A panel of students from various Harvard Schools will share their experiences as learners. Through the lens of inclusivity and equity, what approaches have they seen work well? What advice do they have for when models or structures don't work so well? The panel will be co-moderated by Sherri Charleston, Chief Diversity and Inclusion Officer (ODIB), and Alta Mauro, Associate Dean of Students for Inclusion and Belonging (Harvard College). All Harvard students are welcome to join the conversation. All Harvard faculty and staff are welcome to attend, learn from our students, and ask questions.
The ninth annual HILT Conference will bring together a diverse, engaged, and engaging set of speakers and panelists to share their successes and challenges in building equitable learning opportunities, facilitating charged or difficult class discussions, and supporting students as they navigate rapidly shifting circumstances.
This event, took place on Thursday, October 3, 2019 from 5:00 p.m. to 8:00 p.m. in Smith Campus Center. The University-wide kick-off launched a new year of Operation Impact. The event covered the basics of the Pilot Funds and other portions of Operation Impact. The event is useful for networking to find other students with similar interests and innovative ideas.
The Harvard Chan School Muslim Student Association’s mission is to: 1)To provide for the needs and interests of Muslim students at the Harvard Chan School 2)To create an environment where non-Muslims can learn about Islam 3)To provide a platform that promotes dialogue and understanding about the role religion plays in health.
The mission of Harvard Chan -CSSA is to promote and facilitate the understanding of both culture and public health issues of China within the HSPH community. It particularly highlights the public health conditions in China and helps Chinese students adapt to a new life and culture. The objectives of Harvard Chan CSSA are:
The Racial Justice Coalition is a group of students taking action to promote diversity and equity at Harvard Medical School and Harvard School of Dental Medicine with an emphasis on admissions/recruitment, curricular reform, and representative leadership.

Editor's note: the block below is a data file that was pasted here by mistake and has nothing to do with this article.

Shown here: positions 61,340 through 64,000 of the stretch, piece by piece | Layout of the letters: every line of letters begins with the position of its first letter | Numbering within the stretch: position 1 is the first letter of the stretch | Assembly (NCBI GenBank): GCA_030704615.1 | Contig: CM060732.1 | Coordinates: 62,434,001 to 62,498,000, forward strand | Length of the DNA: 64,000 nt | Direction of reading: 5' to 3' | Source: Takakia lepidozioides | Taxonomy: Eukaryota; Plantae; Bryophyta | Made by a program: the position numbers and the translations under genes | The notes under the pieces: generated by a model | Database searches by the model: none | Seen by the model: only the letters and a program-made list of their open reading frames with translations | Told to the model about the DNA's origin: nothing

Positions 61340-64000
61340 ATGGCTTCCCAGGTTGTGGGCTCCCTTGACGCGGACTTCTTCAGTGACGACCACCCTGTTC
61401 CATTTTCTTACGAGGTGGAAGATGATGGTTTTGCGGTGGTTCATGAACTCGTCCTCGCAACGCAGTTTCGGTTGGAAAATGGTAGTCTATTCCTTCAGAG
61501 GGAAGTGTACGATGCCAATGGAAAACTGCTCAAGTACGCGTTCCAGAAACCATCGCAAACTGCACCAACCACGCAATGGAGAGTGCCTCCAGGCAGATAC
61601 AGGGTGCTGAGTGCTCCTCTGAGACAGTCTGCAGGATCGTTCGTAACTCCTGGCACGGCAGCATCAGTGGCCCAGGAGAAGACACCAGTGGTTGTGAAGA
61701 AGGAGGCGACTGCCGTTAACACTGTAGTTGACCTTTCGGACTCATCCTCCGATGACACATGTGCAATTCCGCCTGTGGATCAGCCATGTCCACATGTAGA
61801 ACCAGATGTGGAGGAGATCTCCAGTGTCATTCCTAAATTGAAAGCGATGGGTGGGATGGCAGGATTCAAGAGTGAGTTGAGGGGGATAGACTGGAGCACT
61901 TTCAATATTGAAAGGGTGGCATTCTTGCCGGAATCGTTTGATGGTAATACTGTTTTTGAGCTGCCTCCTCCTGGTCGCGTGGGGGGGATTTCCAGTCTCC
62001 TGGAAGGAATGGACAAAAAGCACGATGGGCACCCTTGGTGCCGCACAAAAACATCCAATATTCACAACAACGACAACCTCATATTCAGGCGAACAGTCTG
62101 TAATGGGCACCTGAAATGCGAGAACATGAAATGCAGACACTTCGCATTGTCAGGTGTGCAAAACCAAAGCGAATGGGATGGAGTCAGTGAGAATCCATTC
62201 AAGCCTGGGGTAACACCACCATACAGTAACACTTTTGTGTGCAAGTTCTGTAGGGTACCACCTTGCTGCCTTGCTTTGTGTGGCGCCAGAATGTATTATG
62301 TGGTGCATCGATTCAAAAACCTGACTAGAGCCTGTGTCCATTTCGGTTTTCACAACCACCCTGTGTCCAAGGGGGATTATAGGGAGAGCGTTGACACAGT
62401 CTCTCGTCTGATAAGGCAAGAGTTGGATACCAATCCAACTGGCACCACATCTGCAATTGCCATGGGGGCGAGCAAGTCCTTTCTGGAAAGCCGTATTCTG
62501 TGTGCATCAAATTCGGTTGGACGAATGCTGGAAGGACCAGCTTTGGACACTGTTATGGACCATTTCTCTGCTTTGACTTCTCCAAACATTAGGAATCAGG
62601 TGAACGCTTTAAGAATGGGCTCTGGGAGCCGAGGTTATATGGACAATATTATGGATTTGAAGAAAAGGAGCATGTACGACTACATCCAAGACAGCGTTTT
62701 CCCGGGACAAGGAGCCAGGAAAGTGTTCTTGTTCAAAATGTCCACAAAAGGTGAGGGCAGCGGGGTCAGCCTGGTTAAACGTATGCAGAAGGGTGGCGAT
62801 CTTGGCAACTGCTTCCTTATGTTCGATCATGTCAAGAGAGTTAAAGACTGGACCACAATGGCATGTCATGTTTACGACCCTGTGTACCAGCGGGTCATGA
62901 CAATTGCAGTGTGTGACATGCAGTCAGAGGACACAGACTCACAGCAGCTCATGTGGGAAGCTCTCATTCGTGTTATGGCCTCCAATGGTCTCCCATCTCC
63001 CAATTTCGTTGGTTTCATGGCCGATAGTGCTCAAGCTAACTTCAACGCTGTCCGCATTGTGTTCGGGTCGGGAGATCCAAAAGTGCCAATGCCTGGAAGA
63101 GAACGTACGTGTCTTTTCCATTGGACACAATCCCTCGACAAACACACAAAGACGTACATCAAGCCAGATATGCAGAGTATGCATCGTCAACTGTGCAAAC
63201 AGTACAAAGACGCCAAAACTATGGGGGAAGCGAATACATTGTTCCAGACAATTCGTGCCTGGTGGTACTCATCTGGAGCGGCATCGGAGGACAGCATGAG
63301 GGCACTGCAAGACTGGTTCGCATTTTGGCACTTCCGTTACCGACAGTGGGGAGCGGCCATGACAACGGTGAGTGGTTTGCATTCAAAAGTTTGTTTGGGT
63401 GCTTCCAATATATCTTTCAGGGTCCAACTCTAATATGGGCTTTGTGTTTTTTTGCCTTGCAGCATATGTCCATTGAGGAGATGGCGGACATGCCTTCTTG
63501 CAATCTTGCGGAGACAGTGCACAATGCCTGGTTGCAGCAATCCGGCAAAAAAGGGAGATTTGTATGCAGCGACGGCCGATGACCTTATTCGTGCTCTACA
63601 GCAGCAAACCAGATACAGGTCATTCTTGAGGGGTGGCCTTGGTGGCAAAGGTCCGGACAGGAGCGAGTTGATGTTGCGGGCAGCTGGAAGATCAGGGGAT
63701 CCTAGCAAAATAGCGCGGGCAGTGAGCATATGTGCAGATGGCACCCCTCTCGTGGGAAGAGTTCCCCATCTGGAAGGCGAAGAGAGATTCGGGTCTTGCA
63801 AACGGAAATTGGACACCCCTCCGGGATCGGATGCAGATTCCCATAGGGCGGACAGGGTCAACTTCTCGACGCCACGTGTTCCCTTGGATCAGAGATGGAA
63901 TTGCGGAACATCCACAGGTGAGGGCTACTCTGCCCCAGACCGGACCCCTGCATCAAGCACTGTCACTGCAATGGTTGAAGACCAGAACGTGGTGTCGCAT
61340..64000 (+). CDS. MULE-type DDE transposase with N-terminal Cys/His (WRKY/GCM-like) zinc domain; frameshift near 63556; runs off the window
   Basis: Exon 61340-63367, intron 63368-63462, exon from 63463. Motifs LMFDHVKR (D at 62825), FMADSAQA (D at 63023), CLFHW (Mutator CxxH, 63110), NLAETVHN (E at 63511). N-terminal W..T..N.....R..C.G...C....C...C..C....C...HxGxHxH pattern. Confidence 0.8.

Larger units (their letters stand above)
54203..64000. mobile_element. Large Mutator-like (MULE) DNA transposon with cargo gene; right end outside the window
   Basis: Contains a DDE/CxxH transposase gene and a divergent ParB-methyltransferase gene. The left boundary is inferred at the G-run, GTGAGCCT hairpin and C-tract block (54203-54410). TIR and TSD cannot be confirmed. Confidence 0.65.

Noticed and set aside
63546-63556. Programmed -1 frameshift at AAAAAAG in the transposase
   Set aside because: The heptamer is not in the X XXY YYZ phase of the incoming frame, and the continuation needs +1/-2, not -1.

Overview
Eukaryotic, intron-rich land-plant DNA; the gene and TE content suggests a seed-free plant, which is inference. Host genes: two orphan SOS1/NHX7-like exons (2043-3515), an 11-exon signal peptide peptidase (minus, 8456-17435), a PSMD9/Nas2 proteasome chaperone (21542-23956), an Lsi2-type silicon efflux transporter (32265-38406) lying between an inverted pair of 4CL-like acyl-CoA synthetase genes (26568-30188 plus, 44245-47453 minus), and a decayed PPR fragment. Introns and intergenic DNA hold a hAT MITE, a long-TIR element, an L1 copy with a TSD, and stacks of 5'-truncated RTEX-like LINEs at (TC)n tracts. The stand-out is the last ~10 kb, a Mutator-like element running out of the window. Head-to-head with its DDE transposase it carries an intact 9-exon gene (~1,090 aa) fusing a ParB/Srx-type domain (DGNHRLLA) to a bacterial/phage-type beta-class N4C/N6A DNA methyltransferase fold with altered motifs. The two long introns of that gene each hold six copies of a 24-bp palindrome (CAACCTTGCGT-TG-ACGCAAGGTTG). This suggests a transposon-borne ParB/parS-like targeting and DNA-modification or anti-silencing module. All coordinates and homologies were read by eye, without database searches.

The HMS Civilian-Military Collaborative creates a network of engaged professionals seeking to develop, support, and mobilize expertise in the overlapping and transferable domains of the civilian and military medical sectors, including Trauma Care, Operations Management, Humanitarian and Disaster Response, and Leader Development. Key tasks: -Improve medical education and healthcare operations using military lessons learned
-Improve military medicine through open collaboration with HMS students, faculty and system resources
-Leverage the network to identify guest speakers for civilian-military topics influencing medicine
The Native American Health Organization hopes to establish a foundation for unity among students interested in Native American Health issues and culture. Through a variety of special programs, NAHO seeks to improve the health status of indigenous people of North America by encouraging and recruiting indigenous students into medicine and increasing the awareness of indigenous heritage and health care issues.
The Harvard Women’s Law Association’s mission is to support women at Harvard Law School by preparing them to succeed as students and lawyers, while providing exceptional programming that enhances the social, political, and professional lives of HLS students.
The mission of Harvard African Law Association is to unite African students and students interested in Africa, and increase awareness of legal, social and economic issues that shape and concern the continent of Africa.
The Harvard Black Law Students Association (HBLSA) was founded in 1967. Today, HBLSA has grown to become the largest chapter in the National Black Law Students Association. Counting over 160 members annually, HBLSA reflects the strong Black community that is so integral to the diversity of Harvard Law School. The Black Law Students Association of Harvard Law School exists for the support, guidance and direction of Black students in academic, professional and social endeavors.
The Harvard Native American Law Students Association (NALSA) is a student-run organization dedicated to fostering a supportive atmosphere for Native American students at Harvard Law School, and is composed of Native American law students and students interested in issues affecting the Native community.
The HLS ACLU is a student-run organization. The chapter aims to advance and promote awareness of civil liberties and constitutional rights on the Harvard campus by hosting speakers and organizing events throughout the school year. We focus on core issues of freedom of speech and religion, racial justice, privacy, women’s rights, and LGBTQ rights, and many more issue areas. ACLU members assist state ACLU branches, the national ACLU, and other organizations in research and advocacy relating to civil rights and civil liberties issues.